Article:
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Entries in André Schwartz-Bart (1)



Because this novel is so involved with European Jewish culture, I thought it might be helpful to define a few words in the text:

1. Ba'al Shem Tov. In Hebrew, the name means something like "The Master Of The Good Name." It's the honorific title given to Rabbi Israel ben Eliezer (c. 1700 - 1760), a Ukranian mystic who is considered the founder of the strict, ulttra-orthodox sect of Hasidism, often associated with beaver fur hats and long black coats, ring curls at the ears (called "peyos" [pay-us]) and unwavering adherence to Sabbath and festival laws. Almost all the Jews in THE LAST OF THE JUST are Hasidic--as indeed were so many who were burned in the Holocaust, partly because they were so obviously recognizable on the street because of their distinctive clothing. Hasids are not only very strict but also extremely mystical, some of the most profound users of the kabbalah, a magical/mystical interpretation of Jewish scriptures. Indeed, one of the most interesting things is that the novel itself has the mystical tone of kabbalah--which gives it almost a fairy-tale or folklore quality, particularly as it moves into the German sections.

2. Levy (or Levi). According to Judaic tradition, anyone with the last name of Levy (or Levi) is a member of the ancient tribe of Levi, one of the original twelve tribes of Hebrew culture as delineated in Torah, the tribe from which the temple priests were chosen. By the way, those with the last name of Cohen are considered actual descendents of those priests ("cohen" just means "priest" in Hebrew)--and indeed, genetic studies have shown a very narrow field of variation among Cohens, a mark that they are indeed some sort of cohesive group even today.

3. Midrash. Jewish theology is actually an interlocking system of interpretive schematics. In a nutshell, Torah is the "law" (a combination of legal rules and early history) Moses received from God, the first five books of the Bible, sometimes called "the Pentateuch" (Genesis, Exodus, Leviticus, Numbers, Deuteronomy). Tanakh is what Christians call "the Old Testament," in Jewish thought itself considered a commentary on Torah. The Talmud is a commentary on Tanakh, a collection of the sayings, teachings, and interpretations of thousands of rabbis over the centuries. Many young men in Hebrew schools today study Talmud, not Tanakh or Torah. And the Midrash is a commentary on the Torah and Talmud. Thus, the Midrash is a commentary on a commentary on a commentary of Mosaic law. And thus, Jewish theology is an interlinking set of commentaries, a vast jigsaw puzzle of interpretations.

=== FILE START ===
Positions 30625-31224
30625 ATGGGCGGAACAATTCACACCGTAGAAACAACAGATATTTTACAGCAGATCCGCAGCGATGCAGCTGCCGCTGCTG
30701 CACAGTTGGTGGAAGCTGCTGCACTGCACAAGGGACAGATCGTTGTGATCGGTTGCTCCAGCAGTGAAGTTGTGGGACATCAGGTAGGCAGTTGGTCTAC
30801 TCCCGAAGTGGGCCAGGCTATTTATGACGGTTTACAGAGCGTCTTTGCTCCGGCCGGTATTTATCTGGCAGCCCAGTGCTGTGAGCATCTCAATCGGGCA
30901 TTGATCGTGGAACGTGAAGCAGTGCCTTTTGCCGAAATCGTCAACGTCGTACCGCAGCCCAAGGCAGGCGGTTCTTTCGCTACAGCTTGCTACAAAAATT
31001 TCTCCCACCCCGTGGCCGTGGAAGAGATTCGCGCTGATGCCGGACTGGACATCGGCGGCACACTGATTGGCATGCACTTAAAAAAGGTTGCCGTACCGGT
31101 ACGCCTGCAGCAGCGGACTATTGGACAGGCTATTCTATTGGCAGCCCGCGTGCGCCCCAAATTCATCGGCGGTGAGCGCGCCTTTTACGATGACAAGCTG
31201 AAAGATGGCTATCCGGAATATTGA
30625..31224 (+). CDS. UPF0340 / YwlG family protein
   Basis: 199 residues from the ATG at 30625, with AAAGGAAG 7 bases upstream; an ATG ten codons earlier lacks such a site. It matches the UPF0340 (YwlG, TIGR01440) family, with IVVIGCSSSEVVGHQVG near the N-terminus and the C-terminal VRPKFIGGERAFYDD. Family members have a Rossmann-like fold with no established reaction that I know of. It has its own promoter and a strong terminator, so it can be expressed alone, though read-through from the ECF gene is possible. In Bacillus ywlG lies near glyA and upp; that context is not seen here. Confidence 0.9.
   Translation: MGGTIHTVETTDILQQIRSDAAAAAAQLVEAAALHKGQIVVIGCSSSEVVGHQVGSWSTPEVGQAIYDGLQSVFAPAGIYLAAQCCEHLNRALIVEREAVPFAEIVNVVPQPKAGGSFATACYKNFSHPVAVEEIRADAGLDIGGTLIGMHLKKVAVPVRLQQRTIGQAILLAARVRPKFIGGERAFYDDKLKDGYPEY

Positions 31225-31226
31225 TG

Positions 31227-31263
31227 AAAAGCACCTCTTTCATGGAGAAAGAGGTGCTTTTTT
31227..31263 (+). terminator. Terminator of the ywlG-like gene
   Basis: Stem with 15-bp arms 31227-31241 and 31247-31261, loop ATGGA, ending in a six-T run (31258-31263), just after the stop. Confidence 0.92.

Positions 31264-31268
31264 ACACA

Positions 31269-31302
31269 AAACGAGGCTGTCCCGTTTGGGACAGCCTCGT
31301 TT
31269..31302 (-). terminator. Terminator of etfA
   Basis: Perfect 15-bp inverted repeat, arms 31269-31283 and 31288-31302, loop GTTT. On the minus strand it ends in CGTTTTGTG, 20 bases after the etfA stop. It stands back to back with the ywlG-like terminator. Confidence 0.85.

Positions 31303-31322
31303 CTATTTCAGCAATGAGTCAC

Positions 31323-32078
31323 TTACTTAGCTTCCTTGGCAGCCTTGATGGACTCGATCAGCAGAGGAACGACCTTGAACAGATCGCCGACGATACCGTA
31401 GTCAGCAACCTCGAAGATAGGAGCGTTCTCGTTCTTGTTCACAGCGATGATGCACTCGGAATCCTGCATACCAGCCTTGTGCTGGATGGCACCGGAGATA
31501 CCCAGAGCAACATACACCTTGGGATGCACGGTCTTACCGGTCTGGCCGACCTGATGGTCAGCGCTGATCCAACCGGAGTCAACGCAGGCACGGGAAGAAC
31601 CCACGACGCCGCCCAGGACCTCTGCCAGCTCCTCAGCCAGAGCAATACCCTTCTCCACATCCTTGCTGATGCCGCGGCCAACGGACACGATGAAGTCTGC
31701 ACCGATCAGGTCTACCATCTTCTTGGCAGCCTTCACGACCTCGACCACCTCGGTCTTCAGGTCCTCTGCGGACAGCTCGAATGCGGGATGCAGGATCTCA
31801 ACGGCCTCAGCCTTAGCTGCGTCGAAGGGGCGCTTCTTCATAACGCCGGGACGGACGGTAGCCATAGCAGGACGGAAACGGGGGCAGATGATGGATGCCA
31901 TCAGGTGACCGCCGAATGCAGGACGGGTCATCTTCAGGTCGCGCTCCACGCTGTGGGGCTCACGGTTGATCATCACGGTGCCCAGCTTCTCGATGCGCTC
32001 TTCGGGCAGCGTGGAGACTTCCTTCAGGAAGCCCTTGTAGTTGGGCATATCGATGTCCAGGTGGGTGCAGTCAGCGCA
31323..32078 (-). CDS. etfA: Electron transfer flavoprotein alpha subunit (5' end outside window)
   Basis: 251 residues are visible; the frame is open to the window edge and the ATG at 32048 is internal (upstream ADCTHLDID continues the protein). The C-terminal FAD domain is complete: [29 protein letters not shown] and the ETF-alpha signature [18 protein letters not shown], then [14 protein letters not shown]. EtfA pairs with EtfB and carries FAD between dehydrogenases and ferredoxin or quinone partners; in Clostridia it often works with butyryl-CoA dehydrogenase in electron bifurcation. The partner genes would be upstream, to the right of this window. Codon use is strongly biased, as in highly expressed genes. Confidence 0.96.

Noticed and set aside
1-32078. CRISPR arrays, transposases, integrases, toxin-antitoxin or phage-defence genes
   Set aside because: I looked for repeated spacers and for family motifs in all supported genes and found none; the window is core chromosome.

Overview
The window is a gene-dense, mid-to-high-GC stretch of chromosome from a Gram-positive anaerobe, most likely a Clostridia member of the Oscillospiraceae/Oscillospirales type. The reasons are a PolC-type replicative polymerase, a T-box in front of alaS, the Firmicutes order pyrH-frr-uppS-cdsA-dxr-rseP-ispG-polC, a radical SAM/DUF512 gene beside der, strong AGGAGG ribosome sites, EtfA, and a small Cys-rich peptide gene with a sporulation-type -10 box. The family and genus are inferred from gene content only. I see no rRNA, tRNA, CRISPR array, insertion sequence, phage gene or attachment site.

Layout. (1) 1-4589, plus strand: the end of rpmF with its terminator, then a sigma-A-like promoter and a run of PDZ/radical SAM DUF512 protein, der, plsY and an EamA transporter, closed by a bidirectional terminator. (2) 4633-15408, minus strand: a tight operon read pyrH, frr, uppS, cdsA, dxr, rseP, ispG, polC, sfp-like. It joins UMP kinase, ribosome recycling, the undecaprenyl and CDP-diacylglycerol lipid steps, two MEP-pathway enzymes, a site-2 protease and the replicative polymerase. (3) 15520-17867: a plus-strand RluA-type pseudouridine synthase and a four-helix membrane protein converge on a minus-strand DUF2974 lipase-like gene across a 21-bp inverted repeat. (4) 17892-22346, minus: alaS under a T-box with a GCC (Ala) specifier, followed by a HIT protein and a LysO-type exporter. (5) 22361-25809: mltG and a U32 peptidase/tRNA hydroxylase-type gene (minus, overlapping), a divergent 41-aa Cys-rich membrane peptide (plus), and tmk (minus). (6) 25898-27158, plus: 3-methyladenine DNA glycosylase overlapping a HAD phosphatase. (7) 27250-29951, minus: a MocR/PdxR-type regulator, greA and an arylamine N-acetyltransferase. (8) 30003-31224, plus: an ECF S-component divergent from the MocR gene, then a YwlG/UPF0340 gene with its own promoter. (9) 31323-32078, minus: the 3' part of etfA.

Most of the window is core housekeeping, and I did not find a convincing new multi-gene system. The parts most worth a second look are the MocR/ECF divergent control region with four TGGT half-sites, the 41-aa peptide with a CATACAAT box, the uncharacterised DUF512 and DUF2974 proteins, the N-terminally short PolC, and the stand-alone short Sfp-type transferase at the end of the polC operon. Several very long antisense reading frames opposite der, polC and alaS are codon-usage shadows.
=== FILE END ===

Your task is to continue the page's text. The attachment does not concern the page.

4. Mitzvah. Technically, the Hebrew word means "commandment," a reference to one of the many laws God gave Moses. However, it has come to mean something like "blessing." You do something as a mitzvah--that is, as a blessing because you're fulfilling one of God's laws. If you feed the hungry, someone might say, "Such a mitzvah!" Visiting your parents is a mitzvah.

5. Ta'anith (or taanit) This is a commentary specifically on Jewish feast days (Passover, Yom Kippur, etc.), considered part of Talmud.

6. Tsedokeh (or tzedakah). A Hebrew word meaning "righteousness" or perhaps "justice." However, in modern usage, it's now come to mean "charity"--but not what you might think. Rather, it's an obligatory charity--for example, in Jewish theology, feeding the hungry is not considered an act of volitional charity (like putting money in a church offering) but instead an act of tzedakah, an obligation, like helping your family out when they are in trouble.

And one more thing: as the novel moves into the German sections, there's much written about hats and wigs. Hasidic men must keep their heads covered at all times to show reverence to God. Indeed, most men wear a yarmulke (the skull cap sometimes also called a "kepah" [kee-pah]) as well as a more traditional black round fur hat or a black fedora. Women, by contrast, shave their heads after marriage and wear a wig (called a sheitel [shy-tul]). They do this to conform to Torah law which claims that a woman's hair is a mark of beauty--and so women should not appear attractive to other men once they have been married. Thus, women cover their hair by setting a wig over their hair--or simply shave their heads so the wigs fit better. Some rabbis also claim women must shave their heads so they will not appear too attractive and distract their husbands from studying Torah, Talmud, or other sacred texts.